Over the years, contracts have evolved from being just a handshake to include clauses, documents, and uncompromising terms. Now, it stands as an official record of the agreement between two or more parties. It underlines the terms of the agreement and can be referred to in case of any dispute. But are business contracts today being written only to refer to when there is a disagreement?
Contracts define the nitty-gritty of business activities and can be used for running a project successfully. So why are they not readily used for facilitating work instead?
Structured with technical jargon, it is difficult to read and comprehend the outcomes in a contract. Lack of user-friendliness causes a problem which leads to contracts remaining unread or misunderstood. A survey conducted by IACCM shows that only 1 of 10 people agreed that contracts are easy to understand and just 17% are satisfied with the agreement process. These statistics call for an urgency to simplify contracts so that it can be used easily, from tracking contractual obligations to understanding payment terms.
So, here’s what makes a contract easier to read and interpret
- Readable Contracts
- Simple to Understand
- Visually Appealing
There are discussions making rounds about creating contracts that are readable and more user-friendly. But what does that even mean? Are contracts supposed to be user-friendly in the first place?
Well, going by the current scenarios, contracts are created by just keeping in mind the lawyers and court, even though they are the secondary users. Contract creation shouldn’t be done with this view, rather it should be designed to respond to the needs of immediate users. They should –
- Be easy to understand
- Be simple to execute
- Facilitate in meeting the project milestones.
The enthusiasm is not merely because one believes that service providers should focus on their user, it is also because it reduces risk. User-friendly contracts will have a higher adaptability rate and will be used beyond legal battles. It will ensure more use of a contract to support implementation and performance, meeting deliverables, understanding clauses, etc.
It’s said “ Simplicity is the ultimate sophistication” or as we put it “Simplicity is the ultimate solution”
Contracts today are long, complex, and full of information that is unnecessary and incomprehensible. They are business documents intended for communication to reconcile different parties’ expectation and therefore should be understandable to the relevant audience. On the contrary, they are difficult to comprehend and thus increases the risk of misinterpretation.
Over the years, contracts have become more pervasive due to the increasingly litigious society. The need for simplified contracts is now more than ever. It should incorporate the following aspects into consideration –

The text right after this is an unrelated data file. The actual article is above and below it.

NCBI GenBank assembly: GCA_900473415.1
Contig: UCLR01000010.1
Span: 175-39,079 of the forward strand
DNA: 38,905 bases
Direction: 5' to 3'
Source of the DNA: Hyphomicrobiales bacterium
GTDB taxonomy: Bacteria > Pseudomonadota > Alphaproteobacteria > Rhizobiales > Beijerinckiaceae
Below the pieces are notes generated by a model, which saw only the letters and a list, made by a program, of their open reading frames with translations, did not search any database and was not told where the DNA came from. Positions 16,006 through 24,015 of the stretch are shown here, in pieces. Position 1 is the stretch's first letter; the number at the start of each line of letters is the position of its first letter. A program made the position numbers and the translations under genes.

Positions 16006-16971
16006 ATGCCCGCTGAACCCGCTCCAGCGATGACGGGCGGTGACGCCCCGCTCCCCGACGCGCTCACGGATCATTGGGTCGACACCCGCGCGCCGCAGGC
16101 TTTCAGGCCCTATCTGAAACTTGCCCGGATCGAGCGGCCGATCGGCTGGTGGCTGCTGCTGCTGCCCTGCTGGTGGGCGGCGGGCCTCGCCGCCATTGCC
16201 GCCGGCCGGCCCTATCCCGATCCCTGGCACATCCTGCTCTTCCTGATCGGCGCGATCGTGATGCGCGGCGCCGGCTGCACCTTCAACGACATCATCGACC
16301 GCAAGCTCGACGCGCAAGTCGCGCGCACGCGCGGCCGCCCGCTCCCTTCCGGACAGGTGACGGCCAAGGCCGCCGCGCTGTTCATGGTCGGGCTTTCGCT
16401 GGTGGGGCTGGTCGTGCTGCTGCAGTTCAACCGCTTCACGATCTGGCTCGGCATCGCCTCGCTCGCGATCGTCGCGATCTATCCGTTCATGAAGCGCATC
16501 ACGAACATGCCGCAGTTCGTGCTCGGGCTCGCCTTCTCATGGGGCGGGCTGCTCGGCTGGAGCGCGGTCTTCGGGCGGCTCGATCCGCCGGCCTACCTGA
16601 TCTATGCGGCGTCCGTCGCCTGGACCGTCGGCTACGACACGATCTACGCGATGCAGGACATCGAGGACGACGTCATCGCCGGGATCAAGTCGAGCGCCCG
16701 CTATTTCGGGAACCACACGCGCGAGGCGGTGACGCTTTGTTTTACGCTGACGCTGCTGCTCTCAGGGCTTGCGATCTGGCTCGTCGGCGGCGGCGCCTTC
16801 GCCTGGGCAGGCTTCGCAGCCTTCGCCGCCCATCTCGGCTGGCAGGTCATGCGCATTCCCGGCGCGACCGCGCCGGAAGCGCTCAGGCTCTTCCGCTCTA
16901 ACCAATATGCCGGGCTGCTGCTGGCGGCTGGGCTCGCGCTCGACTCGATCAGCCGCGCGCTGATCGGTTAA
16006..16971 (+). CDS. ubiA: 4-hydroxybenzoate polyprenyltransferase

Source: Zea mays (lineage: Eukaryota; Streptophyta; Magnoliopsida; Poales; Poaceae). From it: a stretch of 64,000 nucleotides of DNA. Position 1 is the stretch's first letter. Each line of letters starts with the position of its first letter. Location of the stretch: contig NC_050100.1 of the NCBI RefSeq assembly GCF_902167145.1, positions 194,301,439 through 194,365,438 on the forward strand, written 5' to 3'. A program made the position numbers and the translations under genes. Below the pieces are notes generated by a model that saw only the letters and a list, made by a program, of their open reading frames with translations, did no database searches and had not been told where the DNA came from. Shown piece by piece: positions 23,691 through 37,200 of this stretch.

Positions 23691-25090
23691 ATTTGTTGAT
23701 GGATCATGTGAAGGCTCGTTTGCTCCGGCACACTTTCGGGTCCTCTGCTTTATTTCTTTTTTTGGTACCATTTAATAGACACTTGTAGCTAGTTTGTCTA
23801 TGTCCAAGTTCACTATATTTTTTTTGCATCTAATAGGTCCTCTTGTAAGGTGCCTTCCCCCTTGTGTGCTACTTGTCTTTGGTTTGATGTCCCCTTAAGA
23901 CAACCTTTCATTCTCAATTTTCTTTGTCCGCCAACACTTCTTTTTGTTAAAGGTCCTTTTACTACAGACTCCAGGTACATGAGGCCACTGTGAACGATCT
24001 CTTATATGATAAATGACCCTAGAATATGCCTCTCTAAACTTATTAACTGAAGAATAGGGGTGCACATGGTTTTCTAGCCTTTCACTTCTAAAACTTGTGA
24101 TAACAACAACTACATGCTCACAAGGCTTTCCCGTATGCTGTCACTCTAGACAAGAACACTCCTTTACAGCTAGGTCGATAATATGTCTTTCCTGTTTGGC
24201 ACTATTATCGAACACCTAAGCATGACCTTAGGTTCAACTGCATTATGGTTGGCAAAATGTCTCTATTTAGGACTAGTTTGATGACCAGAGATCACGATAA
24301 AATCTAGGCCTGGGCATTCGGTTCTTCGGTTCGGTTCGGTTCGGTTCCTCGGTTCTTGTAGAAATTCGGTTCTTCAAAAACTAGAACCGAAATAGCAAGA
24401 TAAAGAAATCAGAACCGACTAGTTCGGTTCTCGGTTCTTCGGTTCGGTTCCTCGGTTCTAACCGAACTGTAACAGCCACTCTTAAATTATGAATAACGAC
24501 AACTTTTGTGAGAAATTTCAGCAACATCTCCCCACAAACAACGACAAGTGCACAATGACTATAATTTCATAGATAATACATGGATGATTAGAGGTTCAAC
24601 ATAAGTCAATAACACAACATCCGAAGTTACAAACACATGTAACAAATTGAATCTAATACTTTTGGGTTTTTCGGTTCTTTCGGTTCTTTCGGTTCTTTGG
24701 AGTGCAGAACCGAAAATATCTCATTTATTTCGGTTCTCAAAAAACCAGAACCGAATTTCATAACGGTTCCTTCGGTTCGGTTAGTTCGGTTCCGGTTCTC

- Bring Contract Clarity
- Using Next-generation contract
Contracts by their nature cannot be ambiguous and need to be precise. They are critical documents that convey serious consequences but that doesn’t call for it being presented in an obscure manner. The requirement from anyone drafting an agreement should be that it can be used without reluctance.
“The law does not force contracts to be the way they are – old habits and tested templates do ”
This is the most creative area that the contracts have recently ventured into. Who would have thought that contracts can actually be creative? Visual appeal is always sought after and companies like Shell have started using it in their contracts. It catches the attention of the reader and is at times self-explanatory, as in it does not require text to support it.
Incorporating the visuals into text-heavy contracts makes it interesting to read and can be easier to piece together. The representation can be in different ways –
- Data Descriptive Visual Aid
- Communication through icons, emojis, etc.
There are people who are averse to such inclusions and doubt that inaccuracies might creep in and cause confusion. However, graphics simplifies and condenses data and presents it in a more appealing way. This also helps to pique the interest of the reader!
Simplifying a contract is not an easy task and there is no one way to go about it. It depends on the size of the organization, management style, attitude towards risk and the degree of transformation needed.
Contract simplification at the most primary level can be the use of plain language and simple design to an existing document, the tone of conveying the information, etc. It can also be the layout or the architecture of the contract, the easy way in which it is communicated by reorganizing the keywords, creating summaries, or providing the users with visual cues to help them find the information that they need.
Do you think contract simplification is the need of the hour? How would you try and simplify a contract for better understanding and execution? You can talk to us and share your thoughts!